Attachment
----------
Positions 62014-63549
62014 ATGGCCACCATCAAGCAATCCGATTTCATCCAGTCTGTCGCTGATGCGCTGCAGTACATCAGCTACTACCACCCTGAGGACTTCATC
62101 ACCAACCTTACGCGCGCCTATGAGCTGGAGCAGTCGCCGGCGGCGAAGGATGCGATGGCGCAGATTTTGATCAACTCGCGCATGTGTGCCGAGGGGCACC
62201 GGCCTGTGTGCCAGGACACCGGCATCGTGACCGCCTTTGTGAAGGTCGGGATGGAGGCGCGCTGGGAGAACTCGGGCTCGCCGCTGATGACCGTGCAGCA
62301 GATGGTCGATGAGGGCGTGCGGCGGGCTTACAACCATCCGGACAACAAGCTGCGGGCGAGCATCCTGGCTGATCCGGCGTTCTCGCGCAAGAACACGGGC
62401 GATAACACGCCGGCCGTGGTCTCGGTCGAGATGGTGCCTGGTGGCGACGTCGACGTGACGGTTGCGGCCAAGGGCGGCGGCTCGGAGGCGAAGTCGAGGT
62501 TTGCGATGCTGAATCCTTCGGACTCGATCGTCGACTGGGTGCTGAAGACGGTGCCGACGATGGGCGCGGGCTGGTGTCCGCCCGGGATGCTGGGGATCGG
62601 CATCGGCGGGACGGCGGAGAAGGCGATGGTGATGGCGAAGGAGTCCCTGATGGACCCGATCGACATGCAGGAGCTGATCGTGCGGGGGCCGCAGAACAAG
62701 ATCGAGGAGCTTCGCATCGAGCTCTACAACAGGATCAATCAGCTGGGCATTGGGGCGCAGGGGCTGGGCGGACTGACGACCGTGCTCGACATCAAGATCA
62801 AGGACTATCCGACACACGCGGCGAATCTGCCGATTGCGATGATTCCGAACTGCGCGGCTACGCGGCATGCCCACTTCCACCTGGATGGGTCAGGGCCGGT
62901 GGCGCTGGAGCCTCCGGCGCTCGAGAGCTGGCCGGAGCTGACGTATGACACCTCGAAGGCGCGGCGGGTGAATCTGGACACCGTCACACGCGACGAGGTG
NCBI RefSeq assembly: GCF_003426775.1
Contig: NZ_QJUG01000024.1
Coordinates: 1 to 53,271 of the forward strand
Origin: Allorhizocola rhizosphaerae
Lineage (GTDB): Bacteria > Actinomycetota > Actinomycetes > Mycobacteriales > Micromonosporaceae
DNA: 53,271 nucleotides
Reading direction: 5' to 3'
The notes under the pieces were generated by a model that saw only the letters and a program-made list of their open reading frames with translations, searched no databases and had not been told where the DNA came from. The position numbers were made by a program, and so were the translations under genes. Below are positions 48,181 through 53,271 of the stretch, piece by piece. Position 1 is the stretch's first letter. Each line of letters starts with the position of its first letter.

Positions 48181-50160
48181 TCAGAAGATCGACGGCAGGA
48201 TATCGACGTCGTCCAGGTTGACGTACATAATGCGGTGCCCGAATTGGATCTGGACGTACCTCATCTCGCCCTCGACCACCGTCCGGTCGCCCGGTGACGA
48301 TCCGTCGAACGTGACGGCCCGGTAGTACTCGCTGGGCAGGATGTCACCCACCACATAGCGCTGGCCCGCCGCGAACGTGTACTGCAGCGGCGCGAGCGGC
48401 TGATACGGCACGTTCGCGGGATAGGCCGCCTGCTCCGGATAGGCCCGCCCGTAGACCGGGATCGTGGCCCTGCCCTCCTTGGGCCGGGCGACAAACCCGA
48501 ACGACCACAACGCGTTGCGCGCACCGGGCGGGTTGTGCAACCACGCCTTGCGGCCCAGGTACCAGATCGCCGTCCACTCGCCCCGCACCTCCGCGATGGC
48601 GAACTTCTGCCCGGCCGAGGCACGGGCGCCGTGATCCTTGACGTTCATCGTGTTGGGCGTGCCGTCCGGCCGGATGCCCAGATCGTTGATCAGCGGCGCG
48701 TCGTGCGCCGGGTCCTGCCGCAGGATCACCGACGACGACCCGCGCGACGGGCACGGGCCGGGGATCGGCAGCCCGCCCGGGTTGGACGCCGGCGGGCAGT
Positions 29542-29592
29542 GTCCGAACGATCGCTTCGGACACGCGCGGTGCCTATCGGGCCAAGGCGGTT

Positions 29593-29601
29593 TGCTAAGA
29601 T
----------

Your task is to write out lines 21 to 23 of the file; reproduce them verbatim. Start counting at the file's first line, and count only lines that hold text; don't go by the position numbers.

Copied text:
48181 TCAGAAGATCGACGGCAGGA
48201 TATCGACGTCGTCCAGGTTGACGTACATAATGCGGTGCCCGAATTGGATCTGGACGTACCTCATCTCGCCCTCGACCACCGTCCGGTCGCCCGGTGACGA
48301 TCCGTCGAACGTGACGGCCCGGTAGTACTCGCTGGGCAGGATGTCACCCACCACATAGCGCTGGCCCGCCGCGAACGTGTACTGCAGCGGCGCGAGCGGC